History of Modern Lighting and Lighting System Maintenance

History of Modern Lighting and Lighting System Maintenance

The Past: What most cars in North America currently use

Car lighting systems have evolved slowly. Early cars simply carried over the carbide brass lanterns and incandescent lamps used on carriages. The first truly innovative development, in the early 1920s, was the dual filament or "Duplo" lamp. The early 1950s saw the introduction of the first asymmetrical lamp, the "Duplo-D," with a low beam and a high beam in a single sealed housing.

The next big development, the single-filament halogen bulb, became available in Europe in the mid-1960s. These new, longer-lasting lamps took less energy than incandescent, and provided 50% more light. Dual- filament halogen lamps developed in the 1970s are used today in most US cars.

Until 1975, all US headlights had to be round, non-halogen, U. S. Department of Transportation- (DOT)-approved sealed beam units, either two large dual-beam bulbs or 4 smaller single-beam units. From 1975 on, the DOT made provisions for rectangular sealed-beam bulbs, in the same layout as the round ones. In 1985, under pressure from consumers and automakers, the DOT finally adopted its current European-based lighting standard, which allows for halogen lamps and non-standard headlamp shapes. Most automakers have moved to composite lamps that blend with the styling of the vehicle, still within the DOT rules.

Headlights remain one of the most highly regulated systems on any vehicle. And unfortunately for North Americans, the existing European standard, legal but not mandatory in the US, is still years ahead of current minimum DOT regulations. Perhaps some of the high-tech European models will pressure domestic automakers to let us "see" into the 21st Century.

The Present: What's available, though not common

High- and Low-Pressure Gas Discharge Systems - Halogen lighting uses gases, either xenon (for headlights) or neon (for brake or tail-lights), to produce a highly concentrated light very well suited to automobile lighting. In a gas-discharge system an electric spark jumps a gap (arc) inside a capsule filled with gas. The arc produces significantly more light than a glowing filament, providing better visibility not only for the driver of a xenon-equipped vehicle, but for people following a car with neon brake and tail-lamps. Even among halogen lights, different technologies.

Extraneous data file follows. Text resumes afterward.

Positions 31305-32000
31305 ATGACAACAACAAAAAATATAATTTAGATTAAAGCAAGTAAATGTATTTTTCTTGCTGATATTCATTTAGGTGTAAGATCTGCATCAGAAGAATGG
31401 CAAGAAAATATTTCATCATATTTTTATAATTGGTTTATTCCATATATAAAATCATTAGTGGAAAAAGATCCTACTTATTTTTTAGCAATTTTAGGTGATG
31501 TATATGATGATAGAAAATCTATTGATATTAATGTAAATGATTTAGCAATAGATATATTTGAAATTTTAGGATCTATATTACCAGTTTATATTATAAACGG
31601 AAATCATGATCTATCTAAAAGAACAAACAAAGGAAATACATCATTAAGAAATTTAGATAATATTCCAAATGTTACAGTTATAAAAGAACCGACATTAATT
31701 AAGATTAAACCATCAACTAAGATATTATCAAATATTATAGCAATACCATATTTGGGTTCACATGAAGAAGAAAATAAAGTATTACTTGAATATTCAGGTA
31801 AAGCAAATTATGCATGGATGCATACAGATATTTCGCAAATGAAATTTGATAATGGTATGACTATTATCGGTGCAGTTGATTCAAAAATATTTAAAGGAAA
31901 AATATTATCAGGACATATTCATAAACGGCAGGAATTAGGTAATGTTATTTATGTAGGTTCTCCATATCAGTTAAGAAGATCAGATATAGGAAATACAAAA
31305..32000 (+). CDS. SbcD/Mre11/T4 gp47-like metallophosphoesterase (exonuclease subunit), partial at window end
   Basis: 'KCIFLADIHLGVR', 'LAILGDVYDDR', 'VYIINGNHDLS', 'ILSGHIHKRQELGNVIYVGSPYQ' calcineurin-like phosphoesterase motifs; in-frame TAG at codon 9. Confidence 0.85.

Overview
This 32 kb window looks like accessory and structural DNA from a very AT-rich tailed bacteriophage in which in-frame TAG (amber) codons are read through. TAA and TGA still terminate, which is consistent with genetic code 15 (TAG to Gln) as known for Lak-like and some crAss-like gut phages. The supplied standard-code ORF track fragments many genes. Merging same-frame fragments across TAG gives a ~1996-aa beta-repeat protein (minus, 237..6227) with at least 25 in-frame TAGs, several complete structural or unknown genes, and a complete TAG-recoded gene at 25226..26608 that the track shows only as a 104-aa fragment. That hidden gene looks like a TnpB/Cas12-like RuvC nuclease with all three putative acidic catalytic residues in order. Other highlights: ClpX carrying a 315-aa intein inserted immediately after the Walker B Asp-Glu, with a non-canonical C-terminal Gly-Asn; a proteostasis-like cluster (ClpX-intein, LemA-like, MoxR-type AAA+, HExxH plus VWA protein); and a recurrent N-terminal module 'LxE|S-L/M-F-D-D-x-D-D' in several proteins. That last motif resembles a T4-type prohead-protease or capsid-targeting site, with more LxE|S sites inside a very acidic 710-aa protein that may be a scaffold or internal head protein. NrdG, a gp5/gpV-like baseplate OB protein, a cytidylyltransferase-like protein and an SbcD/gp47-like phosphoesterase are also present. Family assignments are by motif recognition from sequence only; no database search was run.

The first production vehicle to contain both a high and a low-pressure gas discharge lighting system was the 1997 Lincoln Mark VIII. Its distinctive high-intensity discharge (HID or high-pressure) front headlights produced 2.7 times more light than standard halogen bulbs and its low-pressure neon gas rear lighting made the car visible to vehicles following miles down the highway. A 48-inch neon tube across the rear of the Mark VIII improved both the visibility and the reaction time of the center high-mounted brake lamp. At the 1999 IAA International Automobile Exhibition in Frankfurt, Siemens exhibited a show car with xenon headlamps, yellow neon front-end turn signals, a red neon center-mounted rear brake lamp, and LED brake lights, tail lights and turn signals. The new BMW Z8 roadster comes with yellow neon lighting in its signal lamps and red neon in the center high-mounted brake light.

High-pressure gas-discharge systems (xenon) - The high pressure XENON lamp is ideal for automotive head lighting systems. It offers more than twice the amount of light of halogen for half the energy and a better quality of lighting. Designers are given the flexibility to develop entirely new headlamps that give a car its own character. Many high-end car manufacturers like Acura, Audi, BMW, Cadillac, Jaguar, Lexus, Mercedes-Benz, and Porsche have incorporated XENON systems into their top-of-the-range models.

European regulations require that the headlamp leveling of HID-equipped cars be linked to the suspension system of the car so the lamps don't glare into oncoming traffic when the rear of the car is loaded down or the car is heading uphill. Xenon-equipped European vehicles imported to this country all have self-leveling systems. American regulations don't require auto-leveling. It remains to be seen whether US automakers will install self-leveling systems if not required to by law (my guess is they won't).